The Chicago Bears have gone 20-12 over the last two seasons after going 8-24 in 2016-17, but the team and its fans could be in for a major letdown moving forward. Despite not having a season below .500 in the last two years, The Ringer’s Robert Mays (who also happens to be a Bears fan) broke down Chicago’s recent “rut,” and he came to the conclusion that the Bears are on the brink of collapse — again.
Mays thinks Chicago’s 2020 season, even if it goes as well as possible, won’t lead to a ring. For the Bears, he says, the “best-case scenario season likely doesn’t end with a Super Bowl win, and a worst-case scenario season means another year of mediocrity.” He cites teams like the Kansas City Chiefs and New Orleans Saints as having better all-around rosters as the primary reason Chicago won’t win it all this upcoming season — but it’s what Mays says about the Bears in 2021 that may be most concerning.
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If NFL’s Salary Cap Decreases in 2021, Chicago’s Roster Will See Major Changes
The coronavirus crisis could wind up drastically impacting the Bears and their roster moving forward. Due to their loaded defense and some recent contract restructures utilized to free cap space, the Bears are going to owe a ton of key, core players money — and if their cap gets reduced due to no attendance and less revenue at NFL games this season, they’re not going to have the money to pay them all.
“If fanless stadiums lead to a decrease in the salary cap in 2021, teams like Chicago that tinkered with deals to create immediate cap relief (most notably with cornerback Kyle Fuller, who’s now set to carry a cap hit of $20 million in 2021) could be in serious trouble,” Mays says, and he’s absolutely right. He mentions Fuller, but the All-Pro corner is just one of many players due hefty sums in 2021. Here’s a sample of the team’s current 2021 salary cap situation, per Spotrac:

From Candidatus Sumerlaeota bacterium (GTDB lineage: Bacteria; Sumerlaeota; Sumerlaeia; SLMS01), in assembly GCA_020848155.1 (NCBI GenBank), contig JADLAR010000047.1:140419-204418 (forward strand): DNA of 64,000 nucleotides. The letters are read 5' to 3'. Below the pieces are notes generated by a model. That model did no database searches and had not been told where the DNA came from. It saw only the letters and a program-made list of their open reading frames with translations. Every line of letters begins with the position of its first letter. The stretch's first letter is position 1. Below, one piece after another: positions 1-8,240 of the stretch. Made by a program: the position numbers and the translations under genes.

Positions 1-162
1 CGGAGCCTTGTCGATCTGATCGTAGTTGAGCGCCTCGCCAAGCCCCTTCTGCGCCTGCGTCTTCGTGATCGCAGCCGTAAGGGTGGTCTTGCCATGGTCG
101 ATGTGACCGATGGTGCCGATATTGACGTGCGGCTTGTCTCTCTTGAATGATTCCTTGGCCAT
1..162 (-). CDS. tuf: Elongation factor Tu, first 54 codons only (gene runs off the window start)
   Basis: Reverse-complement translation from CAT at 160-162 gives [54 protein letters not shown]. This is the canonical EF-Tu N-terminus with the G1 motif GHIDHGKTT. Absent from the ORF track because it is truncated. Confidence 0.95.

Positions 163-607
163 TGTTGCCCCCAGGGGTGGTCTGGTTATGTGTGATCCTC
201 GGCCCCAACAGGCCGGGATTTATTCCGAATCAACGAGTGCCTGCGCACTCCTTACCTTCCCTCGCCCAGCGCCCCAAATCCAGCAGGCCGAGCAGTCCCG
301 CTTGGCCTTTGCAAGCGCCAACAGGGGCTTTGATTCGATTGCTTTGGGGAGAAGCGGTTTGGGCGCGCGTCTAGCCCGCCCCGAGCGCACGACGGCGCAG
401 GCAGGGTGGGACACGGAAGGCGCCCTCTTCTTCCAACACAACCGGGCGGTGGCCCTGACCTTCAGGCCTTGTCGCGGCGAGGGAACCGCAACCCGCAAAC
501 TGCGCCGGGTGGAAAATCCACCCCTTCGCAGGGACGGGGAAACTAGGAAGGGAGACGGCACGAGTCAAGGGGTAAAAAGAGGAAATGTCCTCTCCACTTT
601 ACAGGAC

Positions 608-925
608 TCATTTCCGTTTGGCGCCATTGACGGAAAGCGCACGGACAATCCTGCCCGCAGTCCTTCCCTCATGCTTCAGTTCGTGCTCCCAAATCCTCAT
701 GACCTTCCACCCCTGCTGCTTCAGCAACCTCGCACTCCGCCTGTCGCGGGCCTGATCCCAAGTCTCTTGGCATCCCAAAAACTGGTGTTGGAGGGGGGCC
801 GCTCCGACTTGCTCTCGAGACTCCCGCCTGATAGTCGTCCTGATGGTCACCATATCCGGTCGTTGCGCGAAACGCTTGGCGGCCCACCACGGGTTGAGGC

- Owe Khalil Mack $26.6 million
- Owe Kyle Fuller $20 million
- Owe Robert Quinn $14.7 million
- Owe Akiem Hicks $12 million
- Owe Eddie Goldman $11.8 million
- Owe Eddie Jackson $11.4 million
Those six players alone account for almost $100 million, (and include four All-Pros and a Pro Bowler) — and they’re all on one side of the ball. NFL insider Adam Schefter has said that financial losses due to COVID-19 could force NFL teams to work with caps reduced by as much as $70-80 million in 2021, which means barring a miracle, there’s no way Chicago will be able to keep all six of those players together.
Mays: Pace Has Been ‘Playing Jenga’ With Team’s Roster
General manager Ryan Pace’s decision to trade away draft picks has also left the Bears treading in perilous waters. Mays blames Pace’s “roster Jenga” for the team’s current lack of exciting young prospects:
“After dealing two first-round picks for Mack and other high selections to trade up for Miller and Montgomery, the Bears are bereft of homegrown prospects. Throw in the looming complications of a salary-cap decrease and the win-now financial moves that the Bears have made in the past few offseasons, and the idea of trading away more draft capital becomes even riskier. Pace has been playing Jenga with this roster for years, and if he continues to yank away the foundation, the entire structure is going to come crashing down.”
If decreased revenue in 2020 leads to a reduced salary cap in 2021, the Bears will be in for a long walk treading on hot coals. While Mays may be presumptive in his insistence the Bears have zero chance of winning the Super Bowl (any given team can win on any given Sunday, which is one of the joys of the game), he’s correct to be concerned about the future in Chicago.